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dc.date.accessioned2015-10-29T09:00:01Z
dc.date.available2015-10-29T09:00:01Z
dc.date.issued2015-10-29
dc.identifier.urihttp://dspace.unza.zm/handle/123456789/4119
dc.description.abstractInculturation is an approach or method that has been used by the Roman Catholic Church to indigenise Catholicism especially in Africa and Asia. Inculturation is the encounter or dialogue between the Christian message and cultures. The study sought to investigate the inculturation of women.s religious life in Zambia. Two women congregations, one missionary and one local were sampled for the study. The study was carried out in four provinces of Zambia namely; Central, Copperbelt, Lusaka and Southern. Domestication of the Catholic faith has evoked different responses in the Roman Catholic communities, theologians, scholars of religion and critics of varying dispositions. It has brought about two schools of thought. There are those who see inculturation as a valuable and effective tool for evangelisation of the Gospel in Africa, and those who see it as threatening the core values of Catholicism or diluting them. The study used the qualitative case study design. The research design targeted a population of 89 participants. It included 55 sisters, 2 bishops, 10 priests, 8 former sisters, 4 former brothers and 6 practising Catholics. Data was collected through interviews, focus group discussions, observations and document analysis. The data was analysed using the thematic approach and presented in a descriptive manner. The findings revealed that there was a degree of implementation of inculturation of religious life in some areas such as liturgy, prayer, religious ceremonies and some aspects of community living and dress mode. However, the process of implementation has been slow and no implementation has occurred in the area of evangelical counsels (vows of chastity, poverty and obedience). The study also established that there were particular reasons that hindered or slowed down the inculturation of religious life in Zambia. These included conservative leaders in both congregations and the Church, cultural diversity, non appreciation of African values by some religious persons, lack of knowledge of the Zambian culture, ill understanding of the concept of inculturation, fear of diluting the Christian message and religious life, and rigid Canon Law and Constitutions. Consequently, the study identified a number of measures to address the challenges contributing to hindering or slowing down of the process of implementation of inculturation of religious life. The measures include educating the religious persons on the significance of inculturation of religious life, putting in place deliberate policies that would encourage the sisters to take the risk of embarking on the process of inculturation, having qualified personnel in formation houses, carrying out more research on inculturation of religious life. It was further recommended that the Church and congregation leaderships should be more flexible and give freedom and encouragement to those interested in domesticating religious life. Overall, the researcher argues that, since the Synod of Bishops on Consecrated Life gave a directive to inculturate religious life, the onus is on the religious persons themselves to realise the significance of integrating religious life with local cultural values. This is because inculturation cannot be imposed, rather it is spontaneous and it requires reflection on the part of sisters themselves to find a way of living an inculturated religious life.en_US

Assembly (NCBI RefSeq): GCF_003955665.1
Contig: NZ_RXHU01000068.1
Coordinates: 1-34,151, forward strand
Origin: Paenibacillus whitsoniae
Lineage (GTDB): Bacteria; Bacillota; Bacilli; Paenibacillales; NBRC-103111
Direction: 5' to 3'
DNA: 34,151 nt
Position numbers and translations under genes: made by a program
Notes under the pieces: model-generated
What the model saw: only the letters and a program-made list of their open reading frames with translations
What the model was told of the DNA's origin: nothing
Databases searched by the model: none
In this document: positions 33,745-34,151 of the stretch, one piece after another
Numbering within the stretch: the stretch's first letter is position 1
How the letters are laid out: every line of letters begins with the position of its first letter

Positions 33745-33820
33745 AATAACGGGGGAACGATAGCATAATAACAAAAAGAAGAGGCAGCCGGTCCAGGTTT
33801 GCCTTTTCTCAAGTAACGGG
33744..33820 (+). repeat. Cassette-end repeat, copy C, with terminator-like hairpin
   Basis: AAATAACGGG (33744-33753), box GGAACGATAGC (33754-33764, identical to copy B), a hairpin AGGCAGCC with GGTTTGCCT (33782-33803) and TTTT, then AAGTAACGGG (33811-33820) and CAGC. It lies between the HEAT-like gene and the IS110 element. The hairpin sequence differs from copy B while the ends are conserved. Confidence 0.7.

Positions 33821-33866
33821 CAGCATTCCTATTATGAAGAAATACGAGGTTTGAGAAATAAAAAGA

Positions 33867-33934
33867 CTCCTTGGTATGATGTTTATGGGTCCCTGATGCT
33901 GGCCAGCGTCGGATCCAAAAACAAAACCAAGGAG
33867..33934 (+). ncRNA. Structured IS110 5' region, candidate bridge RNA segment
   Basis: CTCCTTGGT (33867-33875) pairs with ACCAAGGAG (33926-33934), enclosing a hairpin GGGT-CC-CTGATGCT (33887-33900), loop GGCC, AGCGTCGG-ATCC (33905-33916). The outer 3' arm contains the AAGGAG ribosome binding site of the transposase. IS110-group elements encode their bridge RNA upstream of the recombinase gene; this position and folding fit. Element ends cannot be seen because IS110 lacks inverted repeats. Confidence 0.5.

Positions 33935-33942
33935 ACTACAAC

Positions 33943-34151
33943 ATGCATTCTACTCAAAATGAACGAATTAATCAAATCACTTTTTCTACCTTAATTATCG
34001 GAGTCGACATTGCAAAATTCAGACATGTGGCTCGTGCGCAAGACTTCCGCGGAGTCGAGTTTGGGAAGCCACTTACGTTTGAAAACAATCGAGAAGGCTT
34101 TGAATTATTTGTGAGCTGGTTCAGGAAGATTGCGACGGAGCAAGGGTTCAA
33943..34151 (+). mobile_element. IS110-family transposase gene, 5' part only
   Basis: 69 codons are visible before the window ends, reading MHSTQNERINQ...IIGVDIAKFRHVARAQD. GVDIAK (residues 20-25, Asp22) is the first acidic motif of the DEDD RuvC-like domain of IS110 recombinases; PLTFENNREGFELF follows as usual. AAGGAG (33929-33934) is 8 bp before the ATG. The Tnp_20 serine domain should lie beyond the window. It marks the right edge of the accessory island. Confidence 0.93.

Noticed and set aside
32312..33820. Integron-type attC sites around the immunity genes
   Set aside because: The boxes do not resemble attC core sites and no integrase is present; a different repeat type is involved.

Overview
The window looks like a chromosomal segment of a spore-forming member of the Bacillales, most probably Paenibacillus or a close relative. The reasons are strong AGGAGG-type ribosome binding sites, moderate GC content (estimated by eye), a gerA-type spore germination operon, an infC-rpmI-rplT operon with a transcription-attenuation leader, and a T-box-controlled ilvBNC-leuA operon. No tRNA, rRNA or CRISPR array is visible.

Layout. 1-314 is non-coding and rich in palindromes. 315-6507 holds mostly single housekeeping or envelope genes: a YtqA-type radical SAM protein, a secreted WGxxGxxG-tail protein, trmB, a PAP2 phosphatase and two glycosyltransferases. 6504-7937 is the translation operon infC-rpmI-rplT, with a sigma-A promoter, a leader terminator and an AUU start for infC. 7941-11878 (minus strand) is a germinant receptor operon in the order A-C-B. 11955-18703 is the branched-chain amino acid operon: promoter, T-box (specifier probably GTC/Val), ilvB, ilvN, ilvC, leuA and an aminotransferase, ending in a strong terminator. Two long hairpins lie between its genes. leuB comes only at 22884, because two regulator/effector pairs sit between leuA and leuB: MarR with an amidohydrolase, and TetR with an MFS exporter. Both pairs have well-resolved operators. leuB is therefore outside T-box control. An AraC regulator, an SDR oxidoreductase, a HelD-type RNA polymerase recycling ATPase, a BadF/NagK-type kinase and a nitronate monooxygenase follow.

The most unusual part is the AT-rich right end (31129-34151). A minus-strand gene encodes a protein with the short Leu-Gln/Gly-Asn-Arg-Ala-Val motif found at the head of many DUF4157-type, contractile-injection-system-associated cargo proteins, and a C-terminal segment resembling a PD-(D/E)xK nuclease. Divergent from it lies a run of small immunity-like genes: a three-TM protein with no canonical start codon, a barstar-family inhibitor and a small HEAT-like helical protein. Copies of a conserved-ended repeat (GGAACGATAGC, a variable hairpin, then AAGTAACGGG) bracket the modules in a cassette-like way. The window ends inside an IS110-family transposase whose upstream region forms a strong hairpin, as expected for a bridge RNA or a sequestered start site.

dc.subjectReligious life of women-Zambiaen_US
dc.subjectAfrica, religious life and customsen_US
dc.subjectChristianity and culture-Zambiaen_US
dc.subjectInculturation of religious life-Zambiaen_US
dc.subjectChristian ethics-Africaen_US
dc.titleAn investigation of inculturation of religious life in two female Roman Catholic congregation of Zambiaen_US


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